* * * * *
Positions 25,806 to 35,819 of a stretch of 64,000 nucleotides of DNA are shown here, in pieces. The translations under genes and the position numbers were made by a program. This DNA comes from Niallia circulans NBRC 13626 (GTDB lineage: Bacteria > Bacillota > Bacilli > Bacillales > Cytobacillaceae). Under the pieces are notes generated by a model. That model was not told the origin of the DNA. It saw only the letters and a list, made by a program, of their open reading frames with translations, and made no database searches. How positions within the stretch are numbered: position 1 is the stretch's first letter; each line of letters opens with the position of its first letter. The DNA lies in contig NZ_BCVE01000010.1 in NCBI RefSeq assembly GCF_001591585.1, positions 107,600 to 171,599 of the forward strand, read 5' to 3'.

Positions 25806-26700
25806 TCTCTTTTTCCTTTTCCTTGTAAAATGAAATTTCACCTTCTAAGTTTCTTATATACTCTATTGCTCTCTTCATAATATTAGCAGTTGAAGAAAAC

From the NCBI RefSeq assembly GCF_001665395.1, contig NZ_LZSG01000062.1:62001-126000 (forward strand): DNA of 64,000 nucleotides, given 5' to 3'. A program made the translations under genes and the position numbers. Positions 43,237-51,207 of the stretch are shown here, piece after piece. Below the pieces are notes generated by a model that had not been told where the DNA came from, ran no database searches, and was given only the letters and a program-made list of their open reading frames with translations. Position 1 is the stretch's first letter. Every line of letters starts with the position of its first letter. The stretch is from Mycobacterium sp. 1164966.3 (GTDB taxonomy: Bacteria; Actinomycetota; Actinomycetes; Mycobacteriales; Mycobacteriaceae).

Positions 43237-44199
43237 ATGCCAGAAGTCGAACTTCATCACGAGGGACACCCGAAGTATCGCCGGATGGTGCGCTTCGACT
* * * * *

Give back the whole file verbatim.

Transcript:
Positions 25,806 to 35,819 of a stretch of 64,000 nucleotides of DNA are shown here, in pieces. The translations under genes and the position numbers were made by a program. This DNA comes from Niallia circulans NBRC 13626 (GTDB lineage: Bacteria > Bacillota > Bacilli > Bacillales > Cytobacillaceae). Under the pieces are notes generated by a model. That model was not told the origin of the DNA. It saw only the letters and a list, made by a program, of their open reading frames with translations, and made no database searches. How positions within the stretch are numbered: position 1 is the stretch's first letter; each line of letters opens with the position of its first letter. The DNA lies in contig NZ_BCVE01000010.1 in NCBI RefSeq assembly GCF_001591585.1, positions 107,600 to 171,599 of the forward strand, read 5' to 3'.

Positions 25806-26700
25806 TCTCTTTTTCCTTTTCCTTGTAAAATGAAATTTCACCTTCTAAGTTTCTTATATACTCTATTGCTCTCTTCATAATATTAGCAGTTGAAGAAAAC

From the NCBI RefSeq assembly GCF_001665395.1, contig NZ_LZSG01000062.1:62001-126000 (forward strand): DNA of 64,000 nucleotides, given 5' to 3'. A program made the translations under genes and the position numbers. Positions 43,237-51,207 of the stretch are shown here, piece after piece. Below the pieces are notes generated by a model that had not been told where the DNA came from, ran no database searches, and was given only the letters and a program-made list of their open reading frames with translations. Position 1 is the stretch's first letter. Every line of letters starts with the position of its first letter. The stretch is from Mycobacterium sp. 1164966.3 (GTDB taxonomy: Bacteria; Actinomycetota; Actinomycetes; Mycobacteriales; Mycobacteriaceae).

Positions 43237-44199
43237 ATGCCAGAAGTCGAACTTCATCACGAGGGACACCCGAAGTATCGCCGGATGGTGCGCTTCGACT